Few careers offer such diversity either in terms of work or work environments as engineering. A qualification in this area does more than prepare you for one career - it provides expertise that grants access to a wide range of jobs.
The work of an engineer
What makes a good engineer
How to become an engineer
What can you do to prepare?
Do's and Don't's
The Work of an EngineerEngineers are involved in the design and manufacture of the hardware that surrounds us - everything from motorways to microchips, robots to razors. They generally specialize in two dimensions - during training they specialize in one branch (i.e. mechanical) and after training they specialize in one activity or function (i.e. design). Transfer between branches is possible and as new areas emerge demarcation between branches are becoming less clear.
The main branches of engineering include
What Makes a Good EngineerA person considering Engineering as a career should have a strong interest and ability in mathematics, physics and chemistry, a good imagination, creative ability an interest in how things work, good concentration, a capacity for detail, problem solving skills, perseverance and the ability to meet tight deadlines.
As well as these requirements that relate to the technical side of the work. Engineers for the most part need to have excellent interpersonal and communication skills. It is estimated that engineers spend one third of their time discussing work with colleagues, customer/clients, staff and bosses. An engineer must be able to explain what he is doing and why he is doing it. Furthermore, he is very often required to be a team leader or a team member.
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How to Become an EngineerTo qualify as an engineer takes at least four years of study in a third level college. There is now a variety of courses available, with some colleges requiring students to specialize from the outset and others offering a common period of study of one or two years duration, for all branches.
UCD will introduce denominated entry to engineering degree programmes from 2001. This means that students applying for Engineering at UCD this year will have to specify their degree programme preference on their CAO form. Denominated entry will apply to the following degree programmes:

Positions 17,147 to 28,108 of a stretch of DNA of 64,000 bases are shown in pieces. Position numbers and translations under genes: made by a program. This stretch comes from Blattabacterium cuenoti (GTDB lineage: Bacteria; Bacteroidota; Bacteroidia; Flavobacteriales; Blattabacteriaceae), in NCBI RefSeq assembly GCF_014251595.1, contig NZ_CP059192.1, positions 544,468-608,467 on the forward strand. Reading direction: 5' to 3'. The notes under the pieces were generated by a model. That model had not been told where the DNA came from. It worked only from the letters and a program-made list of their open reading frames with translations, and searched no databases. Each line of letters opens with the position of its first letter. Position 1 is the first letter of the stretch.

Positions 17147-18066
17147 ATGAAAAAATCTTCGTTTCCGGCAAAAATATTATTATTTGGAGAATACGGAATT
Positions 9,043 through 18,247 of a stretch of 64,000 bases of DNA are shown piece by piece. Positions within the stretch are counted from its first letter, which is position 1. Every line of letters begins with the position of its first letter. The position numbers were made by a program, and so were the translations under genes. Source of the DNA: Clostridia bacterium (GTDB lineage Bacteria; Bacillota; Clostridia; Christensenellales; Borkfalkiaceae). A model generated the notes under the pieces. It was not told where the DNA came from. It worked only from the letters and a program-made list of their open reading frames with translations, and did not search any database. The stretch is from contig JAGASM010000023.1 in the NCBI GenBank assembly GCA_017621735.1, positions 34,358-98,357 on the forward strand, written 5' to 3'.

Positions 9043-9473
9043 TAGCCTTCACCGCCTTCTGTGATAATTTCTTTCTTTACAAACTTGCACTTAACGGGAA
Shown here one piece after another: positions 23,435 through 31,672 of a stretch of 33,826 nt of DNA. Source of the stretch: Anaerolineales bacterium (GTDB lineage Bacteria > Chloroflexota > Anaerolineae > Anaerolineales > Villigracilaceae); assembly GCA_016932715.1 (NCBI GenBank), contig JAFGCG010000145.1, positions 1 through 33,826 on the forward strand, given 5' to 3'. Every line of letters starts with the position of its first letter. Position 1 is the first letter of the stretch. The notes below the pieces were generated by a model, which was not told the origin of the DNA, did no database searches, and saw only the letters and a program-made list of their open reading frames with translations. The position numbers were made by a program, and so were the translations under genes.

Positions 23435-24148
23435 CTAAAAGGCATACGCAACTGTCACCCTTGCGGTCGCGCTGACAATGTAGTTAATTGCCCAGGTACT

TCD will continue to operate its omnibus entry to engineering with a first and second year programme common to all branches except for its latest addition Manufacturing Engineering with Management Science (TR038) which is by direct application through the CAO.
The points required to secure a place on an engineering degree course in 2000 ranged from 290 - 495. In addition to the points it is important to note the course and college requirements for each of your choices. Generally applicants must obtain a HC in Mathematics and in some cases a laboratory science is also required.
The ladder system - certificate, diploma, degree - in operation in the Institutes of Technology, offers an alternative route to a career in Engineering and may be the preferred option for students who wish to gain experience in the workplace between each step.
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What Can You Do to Prepare?Begin by talking to practising engineers about their work. Visit places where engineering work is in progress - trade exhibitions and displays of proposed projects put on by County Councils and other bodies - to get a feel for the work involved. Try to find work experience in an engineer's office or try to find an engineer who will allow you to work shadow him.
Thoroughly research the courses available. Get the college brochures and study them carefully. Find out about the quality and content of the courses, the subject options available in second and subsequent years, the type of work placements provided, if any, and the job outcomes that emerge from them. Former students of your school can be a great source of information, as can the college open days. There is also much information available on the web. The Institute of Engineers of Ireland have an excellent website which also provides a list of link sites.
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Case HistoryMaire Nic Reamoinn BA BAI, MIEI, ICE works at present as a graduate civil engineer in a Civil, Structural and Environmental engineering consultancy. She did her Leaving Certificate in Colaiste Iosagain in 1994 and in 1994/95 she took a Business Linked Diploma in Ballsbridge College of Business Studies. In 1999 she graduated from Trinity College with BA BAI Hons - specialising in Civil and Environment branches.
Her decision to choose engineering was based on consultations with her school's Careers Guidance Counsellor and made on the basis of it being a "broad" qualification i.e. being able to keep her options open with respect to career. She believes that it is easier to change discipline with an engineering qualification than with other qualifications.
She chose an Engineering course in TCD because it offers a general education in first and second year i.e. the student doesn't have to specialise in a discipline until third year. She chose to specialise in Civil and Environmental Engineering because she had always been interested in enviromental and health issues. Of the two she found Civil engineering the more interesting discipline both in college and in her career to date.
Her career path to date has involved work in a Civil Engineering Consultancy firm as a student engineer. At present, Maire works as a graduate engineer in the Planning and Development Department of the same Engineering Consultancy and is concerned with the design of roads, watermains and drainage for housing estates.
The Ups of the Career
Do's and Don't'sDo engineering